Posted by ESC on April 05, 2003
In Reply to: Goose and gander posted by rur42 on April 04, 2003
: No but......
: What is sauce for the goose may be sauce for the gander but is not necessarily sauce for the chicken, the duck, the turkey or the guinea hen.
: ATTRIBUTION: The Alice B Toklas Cookbook
: : Does anyone know the origin of the phrase "What is good for the goose is good for the gander." Its meaning seems obvious to me, but I can find nothing on its origin.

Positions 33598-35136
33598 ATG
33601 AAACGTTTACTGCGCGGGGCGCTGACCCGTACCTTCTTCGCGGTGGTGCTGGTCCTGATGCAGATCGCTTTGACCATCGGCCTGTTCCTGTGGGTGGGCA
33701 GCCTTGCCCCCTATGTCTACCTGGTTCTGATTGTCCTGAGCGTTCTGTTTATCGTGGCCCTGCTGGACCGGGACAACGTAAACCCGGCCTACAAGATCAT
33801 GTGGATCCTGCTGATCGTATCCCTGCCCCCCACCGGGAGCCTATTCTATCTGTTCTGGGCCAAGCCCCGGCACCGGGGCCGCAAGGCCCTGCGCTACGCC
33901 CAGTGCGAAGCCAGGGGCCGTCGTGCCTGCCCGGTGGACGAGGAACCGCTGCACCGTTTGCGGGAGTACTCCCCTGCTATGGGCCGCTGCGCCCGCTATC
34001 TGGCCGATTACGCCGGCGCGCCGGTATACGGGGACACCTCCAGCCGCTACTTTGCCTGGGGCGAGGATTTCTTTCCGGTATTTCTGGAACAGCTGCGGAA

SAUCE FOR THE GOOSE IS SAUCE FOR THE GANDER - " 'Goose' and 'gander' here stand for women and men generally, and accordingly the proverb declares that what is good for a woman is also good for a man. An earlier saying based on the same logic, 'As well for the coowe as for the bull,' appeared in John Heywood's 'A Dialogue Conteinyng the Nomber in Effect of All the Prouerbes in the Englishe Tongue' , and the first rendering of the current saying was recorded in John Ray's 'A collection of English Proverbs' as 'That that's good sawce for a goose, is good for a gander.' Ray added a further explanation: 'This is a woman's proverb.' The English writer Roger L'Estrange gave virtually the modern version in his translation of 'Aesop's Fables' , quoting it as 'Sauce for a Goose is Sauce for a Gander'." From "Wise Words and Wives' Tales: The Origins, Meanings and Time-Honored Wisdom of Proverbs and Folk Sayings Olde and New" by Stuart Flexner and Doris Flexner (Avon Books, New York, 1993).